The debate over Droid v. iPhone rages on, but lots more Android surprises are on the way. Get ready for the Google Phone. It’s no longer a myth, it’s real.
The next “super” Android device will almost certainly be a HTC phone that’s much thinner than even the Droid or iPhone ¿ The Dragon/Passion. This is the phone the senior Android guys at Google are now carrying around and testing, at least as of a couple of weeks ago. If you’re willing to give up the Droid’s keyboard, the Dragon/Passion is going to be a really cool phone. It should be fully available very soon.
But it isn’t the Google Phone. Everything up until now has just been a warm up to the Google Phone.
The valuations of venture-backed companies held steady in the third quarter, as the prices set in first funding rounds dropped to a six-year quarterly low while later-stage valuations continued to climb.
According to Dow Jones VentureSource, the median valuation of U.S. companies raising money in the third quarter was $18 million, the same price as in the second quarter, after falling from $24 million in the first quarter. For the first nine months of the year, the median price sat at $19 million, a bit below the 2008 level of $20 million, which was a decade high.
For first rounds, the median valuation was cut in half to $4 million after rising to $8 million in the second quarter. Although it’s just a three-month slice, this could signal that venture capital firms are putting less money to work in younger companies.
Earning an MBA is one of the most fulfilling and amazing experiences that one can have in their professional career. It’s the type of program that transforms the way you think and can even provide a no holds barred personal learning journey that would be difficult to attain anywhere else.
Upon graduating from the MBA program, it’s hard not to feel proud of those three little letters that you’ve now tacked onto your name and onto your business card. You feel proud to flash those three letters because it’s supposed to represent instant credibility, differentiation, and respect. It also represents the fact that you’ve worked hard to clear the GMAT exam, got screened into a b-school, and successfully completed a rigorous curriculum – a certified reflection of your character and drive. What’s difficult for many newly-minted MBA graduates, as they enter their first post-MBA job, is that the MBA title sometime gives us an attitude in the workplace, and often times it isn’t the right one.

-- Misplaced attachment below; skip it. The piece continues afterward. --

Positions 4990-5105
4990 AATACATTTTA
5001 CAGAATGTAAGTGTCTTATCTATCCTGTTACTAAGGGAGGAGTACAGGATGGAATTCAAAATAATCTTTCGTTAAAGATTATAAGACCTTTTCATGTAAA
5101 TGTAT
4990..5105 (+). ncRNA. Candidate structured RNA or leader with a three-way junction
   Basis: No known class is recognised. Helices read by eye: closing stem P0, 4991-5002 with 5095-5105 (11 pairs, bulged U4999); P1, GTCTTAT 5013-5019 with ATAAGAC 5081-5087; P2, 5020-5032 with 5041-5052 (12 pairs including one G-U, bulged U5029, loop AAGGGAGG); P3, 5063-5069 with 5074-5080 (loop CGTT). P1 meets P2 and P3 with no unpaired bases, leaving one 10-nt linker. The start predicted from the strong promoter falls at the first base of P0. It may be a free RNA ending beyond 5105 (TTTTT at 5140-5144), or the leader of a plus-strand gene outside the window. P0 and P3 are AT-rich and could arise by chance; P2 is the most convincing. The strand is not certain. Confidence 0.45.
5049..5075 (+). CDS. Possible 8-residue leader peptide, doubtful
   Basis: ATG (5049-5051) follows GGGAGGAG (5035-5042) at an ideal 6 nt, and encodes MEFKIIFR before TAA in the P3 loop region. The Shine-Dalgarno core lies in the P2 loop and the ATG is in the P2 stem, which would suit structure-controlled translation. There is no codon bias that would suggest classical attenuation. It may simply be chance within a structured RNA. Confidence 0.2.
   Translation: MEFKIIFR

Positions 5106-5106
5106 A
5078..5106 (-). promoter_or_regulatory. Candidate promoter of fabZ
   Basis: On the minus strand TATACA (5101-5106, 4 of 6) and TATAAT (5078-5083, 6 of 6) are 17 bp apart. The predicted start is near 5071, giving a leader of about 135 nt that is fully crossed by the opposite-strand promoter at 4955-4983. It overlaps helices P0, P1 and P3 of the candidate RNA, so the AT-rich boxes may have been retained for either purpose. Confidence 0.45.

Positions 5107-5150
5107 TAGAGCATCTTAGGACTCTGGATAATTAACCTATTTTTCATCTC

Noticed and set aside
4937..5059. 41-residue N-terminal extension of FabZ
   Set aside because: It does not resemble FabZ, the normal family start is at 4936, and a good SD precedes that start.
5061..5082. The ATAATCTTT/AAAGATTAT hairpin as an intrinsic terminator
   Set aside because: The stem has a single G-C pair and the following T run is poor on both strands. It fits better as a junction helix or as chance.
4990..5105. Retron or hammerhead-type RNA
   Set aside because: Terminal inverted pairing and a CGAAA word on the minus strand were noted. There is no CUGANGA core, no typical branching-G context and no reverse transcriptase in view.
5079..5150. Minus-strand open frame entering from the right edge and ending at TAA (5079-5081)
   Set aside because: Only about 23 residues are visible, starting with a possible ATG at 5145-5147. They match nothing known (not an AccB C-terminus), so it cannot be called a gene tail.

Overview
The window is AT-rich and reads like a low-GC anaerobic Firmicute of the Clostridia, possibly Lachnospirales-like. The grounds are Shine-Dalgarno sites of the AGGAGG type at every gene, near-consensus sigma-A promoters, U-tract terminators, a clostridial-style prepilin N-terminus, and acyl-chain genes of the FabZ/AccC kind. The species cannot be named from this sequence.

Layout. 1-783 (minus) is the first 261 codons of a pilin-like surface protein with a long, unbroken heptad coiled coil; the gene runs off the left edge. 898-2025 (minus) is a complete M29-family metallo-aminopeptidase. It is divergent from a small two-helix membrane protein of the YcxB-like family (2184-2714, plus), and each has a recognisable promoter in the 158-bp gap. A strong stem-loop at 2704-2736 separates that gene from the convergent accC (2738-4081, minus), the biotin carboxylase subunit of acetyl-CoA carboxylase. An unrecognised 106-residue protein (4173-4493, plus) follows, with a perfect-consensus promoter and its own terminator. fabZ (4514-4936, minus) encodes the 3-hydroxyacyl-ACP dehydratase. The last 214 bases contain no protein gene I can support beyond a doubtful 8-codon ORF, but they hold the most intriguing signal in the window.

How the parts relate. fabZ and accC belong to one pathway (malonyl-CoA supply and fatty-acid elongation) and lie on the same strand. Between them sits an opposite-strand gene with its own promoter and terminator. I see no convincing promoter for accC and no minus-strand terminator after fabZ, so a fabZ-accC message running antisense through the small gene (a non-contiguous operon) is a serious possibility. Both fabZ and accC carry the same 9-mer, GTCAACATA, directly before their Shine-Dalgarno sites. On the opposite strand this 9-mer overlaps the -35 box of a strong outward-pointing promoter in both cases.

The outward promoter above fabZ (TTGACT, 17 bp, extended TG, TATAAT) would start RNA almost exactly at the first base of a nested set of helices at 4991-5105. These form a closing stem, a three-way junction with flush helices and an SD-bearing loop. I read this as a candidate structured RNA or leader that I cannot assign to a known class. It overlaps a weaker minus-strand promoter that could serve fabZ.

Verizon Wireless has won round one in the widely publicized legal tussle with rival AT&T, which recently sued the leading carrier over an ad campaign that AT&T claims misleads consumers about its network coverage. An Atlanta federal judge today denied a request by AT&T to force Verizon to halt its commercials, saying he found no evidence that the ads were inaccurate.
At issue is Verizon’s “There’s a map for that” ad campaign, which shows two maps, one with Verizon’s 3G coverage blanketing the country, while another shows AT&T’s coverage represented by sporadic clusters and mostly white space. While AT&T does not deny the campaign’s veracity, it calls the map ads misleading. The No. 2 carrier claims the white space suggests AT&T offers no coverage at all in those areas.